Skip to main content

Canada vs USA - Women's Gold Medal Preview


The 2014 Sochi Gold Medal women's hockey game sees the young and the relentless United States take on a veteran Canadian team that is the three time reigning Olympic champions.

To win a fourth straight Olympic gold medal, the Canadian women's hockey team must leverage its big-game experience up front to overcome the superior speed of the United States.

Canada's dozen forwards have a combined 18 previous appearances at the Winter Olympics among them compared to seven among the American forwards. Three-time gold medallists Caroline Ouellette, Hayley Wickenheiser and Jayna Hefford, as well as third-time Olympians Meghan Agosta-Marciano and Gillian Apps lead the way for Canada. 

Coach Kevin Dineen will rely heavily on his leadership group. 

"There's a lot of people in that locker-room that have a pretty special jewellery collection."

But the hungry Americans are primed to reclaim Olympic gold - something they have not done since 1998.

Canada may have won the round robin showdown a week ago, but the U.S. beat Canada in four of the last five world championship finals. The last title match came in Ottawa last year, before a sold out stadium of Canadian fans. Many of today's Olympians were on that team, and that should help fill any experience gap.

While Canada holds a heavy experience advantage up front, they do not on the blue line. In fact Catherine Ward and Meaghan Mikkelson are the only two defenders among the six who played in Vancouver, and Mikkelson was unable to play in the game vs. Switzerland for unknown reasons. She will be in the lineup against the Americans, but it is the blue line that the Americans will look to exploit with their speed. 

The line of Amanda Kessell, younger sister of Maple Leafs forward Phil, Brianna Decker and Kendall Coyne is the most impressive line in women's hockey today and are lethal with the puck. They also the key to the red hot power play, which operates at 35% compared to Canada's 20%

Expect Jessie Vetter to play in net for the Americans. She was a constant in those four world championships is arguably the best female goalie in North America right now. 

Canada's goaltender of choice remains a mystery. Whether Dineen chooses Charline Labonte, who got the win against USA in the round robin, or Shannon Szabados, he will get strong goaltending.

Whatever happens on Thursday will go down as another epic chapter in the game's most fierce rivalry. 

Comments

Trevor said…
I would say the key US line is Knight, Stack & Carpenter. Knight & Stack have been great the whole tourney, while the 2nd line is hit & miss.
As for goaltending, the 3 Canadian goalies are better than Vetter.

Popular posts from this blog

100 Greatest Hockey Players Of All Time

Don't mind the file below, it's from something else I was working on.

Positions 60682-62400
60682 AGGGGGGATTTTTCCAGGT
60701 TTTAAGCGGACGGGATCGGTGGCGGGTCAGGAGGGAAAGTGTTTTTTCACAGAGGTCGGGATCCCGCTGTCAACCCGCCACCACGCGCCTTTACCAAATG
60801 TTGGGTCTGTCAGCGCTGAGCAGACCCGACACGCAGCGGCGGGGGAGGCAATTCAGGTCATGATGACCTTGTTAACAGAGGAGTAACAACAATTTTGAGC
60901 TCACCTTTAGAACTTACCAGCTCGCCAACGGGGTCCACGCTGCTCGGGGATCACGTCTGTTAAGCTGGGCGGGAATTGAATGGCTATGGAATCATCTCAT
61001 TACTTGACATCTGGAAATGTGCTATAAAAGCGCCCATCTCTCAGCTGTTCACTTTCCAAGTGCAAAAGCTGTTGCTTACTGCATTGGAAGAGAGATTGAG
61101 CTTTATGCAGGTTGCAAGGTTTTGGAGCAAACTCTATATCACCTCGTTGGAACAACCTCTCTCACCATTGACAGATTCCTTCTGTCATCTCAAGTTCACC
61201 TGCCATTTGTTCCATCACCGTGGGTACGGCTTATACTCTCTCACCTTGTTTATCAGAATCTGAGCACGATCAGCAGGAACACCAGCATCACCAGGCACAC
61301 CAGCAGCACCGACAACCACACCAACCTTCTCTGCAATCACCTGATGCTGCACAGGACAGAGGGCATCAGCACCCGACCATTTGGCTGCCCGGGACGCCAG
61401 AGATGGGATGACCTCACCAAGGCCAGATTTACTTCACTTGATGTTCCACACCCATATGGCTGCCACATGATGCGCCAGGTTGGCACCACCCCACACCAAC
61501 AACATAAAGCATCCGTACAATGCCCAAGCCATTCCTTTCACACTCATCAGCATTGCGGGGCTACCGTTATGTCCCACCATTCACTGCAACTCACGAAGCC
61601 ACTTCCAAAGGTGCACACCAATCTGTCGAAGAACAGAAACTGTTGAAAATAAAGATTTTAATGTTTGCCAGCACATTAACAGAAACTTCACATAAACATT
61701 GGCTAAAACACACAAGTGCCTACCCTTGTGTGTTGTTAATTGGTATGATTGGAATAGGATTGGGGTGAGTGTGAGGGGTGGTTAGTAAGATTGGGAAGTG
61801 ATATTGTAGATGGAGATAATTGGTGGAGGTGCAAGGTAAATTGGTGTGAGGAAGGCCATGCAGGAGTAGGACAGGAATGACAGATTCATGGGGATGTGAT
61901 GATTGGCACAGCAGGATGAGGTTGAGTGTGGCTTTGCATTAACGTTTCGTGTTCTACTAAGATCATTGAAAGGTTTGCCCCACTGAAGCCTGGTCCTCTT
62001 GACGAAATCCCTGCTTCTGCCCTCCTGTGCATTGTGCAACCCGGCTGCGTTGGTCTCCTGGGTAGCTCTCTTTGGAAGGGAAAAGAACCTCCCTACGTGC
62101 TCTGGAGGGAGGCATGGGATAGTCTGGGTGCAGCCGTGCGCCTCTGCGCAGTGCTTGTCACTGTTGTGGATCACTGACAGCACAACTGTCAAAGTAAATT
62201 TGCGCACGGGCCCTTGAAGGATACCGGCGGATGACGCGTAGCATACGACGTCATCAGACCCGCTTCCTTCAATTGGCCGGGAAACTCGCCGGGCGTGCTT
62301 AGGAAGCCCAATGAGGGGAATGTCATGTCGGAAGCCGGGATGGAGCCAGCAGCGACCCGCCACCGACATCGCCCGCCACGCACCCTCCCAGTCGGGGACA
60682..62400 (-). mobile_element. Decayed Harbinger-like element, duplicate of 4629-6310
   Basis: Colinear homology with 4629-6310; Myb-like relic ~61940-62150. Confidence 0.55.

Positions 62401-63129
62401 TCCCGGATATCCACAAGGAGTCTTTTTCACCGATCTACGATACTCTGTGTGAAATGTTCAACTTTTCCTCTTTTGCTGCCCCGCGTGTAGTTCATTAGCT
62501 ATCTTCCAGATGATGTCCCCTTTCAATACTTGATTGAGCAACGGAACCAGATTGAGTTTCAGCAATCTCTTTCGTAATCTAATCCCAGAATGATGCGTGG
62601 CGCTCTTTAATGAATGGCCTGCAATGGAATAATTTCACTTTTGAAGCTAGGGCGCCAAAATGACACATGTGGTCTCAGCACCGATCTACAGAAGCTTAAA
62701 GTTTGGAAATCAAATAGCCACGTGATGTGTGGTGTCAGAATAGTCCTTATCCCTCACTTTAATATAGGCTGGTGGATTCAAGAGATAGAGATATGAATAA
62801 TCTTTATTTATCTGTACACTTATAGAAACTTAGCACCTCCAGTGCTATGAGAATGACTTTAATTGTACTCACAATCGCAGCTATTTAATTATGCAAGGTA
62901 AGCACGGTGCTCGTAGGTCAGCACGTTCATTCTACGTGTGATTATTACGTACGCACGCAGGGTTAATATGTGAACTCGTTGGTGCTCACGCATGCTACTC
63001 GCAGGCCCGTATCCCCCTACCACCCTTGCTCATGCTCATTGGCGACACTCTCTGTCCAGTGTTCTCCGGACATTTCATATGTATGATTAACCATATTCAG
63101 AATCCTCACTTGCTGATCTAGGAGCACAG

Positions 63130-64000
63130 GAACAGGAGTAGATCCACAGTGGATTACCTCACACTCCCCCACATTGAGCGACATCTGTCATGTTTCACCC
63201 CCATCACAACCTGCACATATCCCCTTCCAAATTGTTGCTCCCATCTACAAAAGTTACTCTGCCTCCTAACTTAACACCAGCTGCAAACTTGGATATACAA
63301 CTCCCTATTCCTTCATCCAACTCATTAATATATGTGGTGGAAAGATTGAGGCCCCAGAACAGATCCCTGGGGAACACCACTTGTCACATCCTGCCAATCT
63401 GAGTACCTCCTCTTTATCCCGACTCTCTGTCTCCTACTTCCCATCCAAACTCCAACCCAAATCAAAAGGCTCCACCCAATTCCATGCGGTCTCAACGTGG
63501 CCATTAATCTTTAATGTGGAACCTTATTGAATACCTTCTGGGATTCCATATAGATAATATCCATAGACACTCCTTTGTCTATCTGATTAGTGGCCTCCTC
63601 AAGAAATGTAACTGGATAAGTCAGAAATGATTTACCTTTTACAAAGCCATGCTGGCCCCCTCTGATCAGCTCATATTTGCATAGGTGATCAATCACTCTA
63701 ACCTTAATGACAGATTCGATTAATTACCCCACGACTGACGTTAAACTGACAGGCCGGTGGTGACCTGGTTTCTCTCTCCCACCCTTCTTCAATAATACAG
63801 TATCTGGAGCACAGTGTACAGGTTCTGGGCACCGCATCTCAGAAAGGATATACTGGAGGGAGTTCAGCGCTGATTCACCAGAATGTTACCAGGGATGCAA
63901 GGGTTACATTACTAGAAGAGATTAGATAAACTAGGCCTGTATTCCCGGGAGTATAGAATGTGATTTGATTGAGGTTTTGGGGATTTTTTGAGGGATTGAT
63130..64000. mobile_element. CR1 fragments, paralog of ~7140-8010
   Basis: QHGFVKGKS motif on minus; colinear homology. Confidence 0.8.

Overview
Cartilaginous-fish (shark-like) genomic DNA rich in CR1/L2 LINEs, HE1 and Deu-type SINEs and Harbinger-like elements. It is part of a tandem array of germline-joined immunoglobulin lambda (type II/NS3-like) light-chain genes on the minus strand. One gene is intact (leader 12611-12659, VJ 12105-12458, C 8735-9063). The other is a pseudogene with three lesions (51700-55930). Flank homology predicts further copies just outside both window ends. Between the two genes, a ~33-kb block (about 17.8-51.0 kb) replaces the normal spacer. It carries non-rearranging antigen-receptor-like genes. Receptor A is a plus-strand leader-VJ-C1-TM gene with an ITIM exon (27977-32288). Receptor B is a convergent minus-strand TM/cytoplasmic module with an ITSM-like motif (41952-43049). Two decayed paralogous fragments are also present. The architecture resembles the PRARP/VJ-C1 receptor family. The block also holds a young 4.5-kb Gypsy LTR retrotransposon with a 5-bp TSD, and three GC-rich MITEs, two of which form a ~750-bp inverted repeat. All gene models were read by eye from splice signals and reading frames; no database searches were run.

What follows is a listing of the 100 greatest hockey players of all time, in my opinion. As discussed earlier, the definition of greatness is a very personalized endeavor and there is absolutely nothing wrong with it.
While there is no way of ever truly ranking the top 100 definitively, it is important for the creators of such lists to be open and transparent of how the came to their conclusions. That accountability allows the reader to better understand the process. 

Although admittedly I'm using a completely unscientific formula, I weigh career achievements (era statistics, awards, championships) and legacy (impact on and off ice, peak dominance) equally high. I rank player ability as the third most important ingredient, as first and foremost as a tie breaker. Hence, I'm not necessarily looking for the better player, as in text book definitions of what a hockey player should be, but for players with the greatest careers and greatest legacies. Therefore the best player is not n…

Top Ten Junior Players Of All Time

Let's take a look at the Top Ten junior players of all time. For the purposes of this list we will at players in the WHL, OHL and QMJHL only.

10. Pat Lafontaine, Verdun, QMJHL Rookie-record 104 goals, 234 points in 1982-83; major junior player of the year.

9. Denis Potvin, Ottawa, OHL 254 games, 95 goals, 234 assists, 329 points. Broke Bobby Orr's junior records.

8. John Tavares, Oshawa, OHL 215 goals, 433 points in 247 games; most goals in OHL history; eligibility rules changed to admit him at 15; 2006 major junior rookie of the year, 2007 major junior player of the year; two world juniors, named 2009 all-star, top forward and MVP.

7. Sidney Crosby, Rimouski, QMJHL 120 goals, 303 points in 121 games; two-time major junior player of the year; silver and gold with Canada at two world juniors.

6. Eric Lindros, Oshawa, OHL 97 goals, 216 points in 95 games; one Memorial Cup victory; three world junior tournaments; major junior player of the year in 1991.

5. Mike Bossy, Laval, Q…

Greatest Hockey Legends: M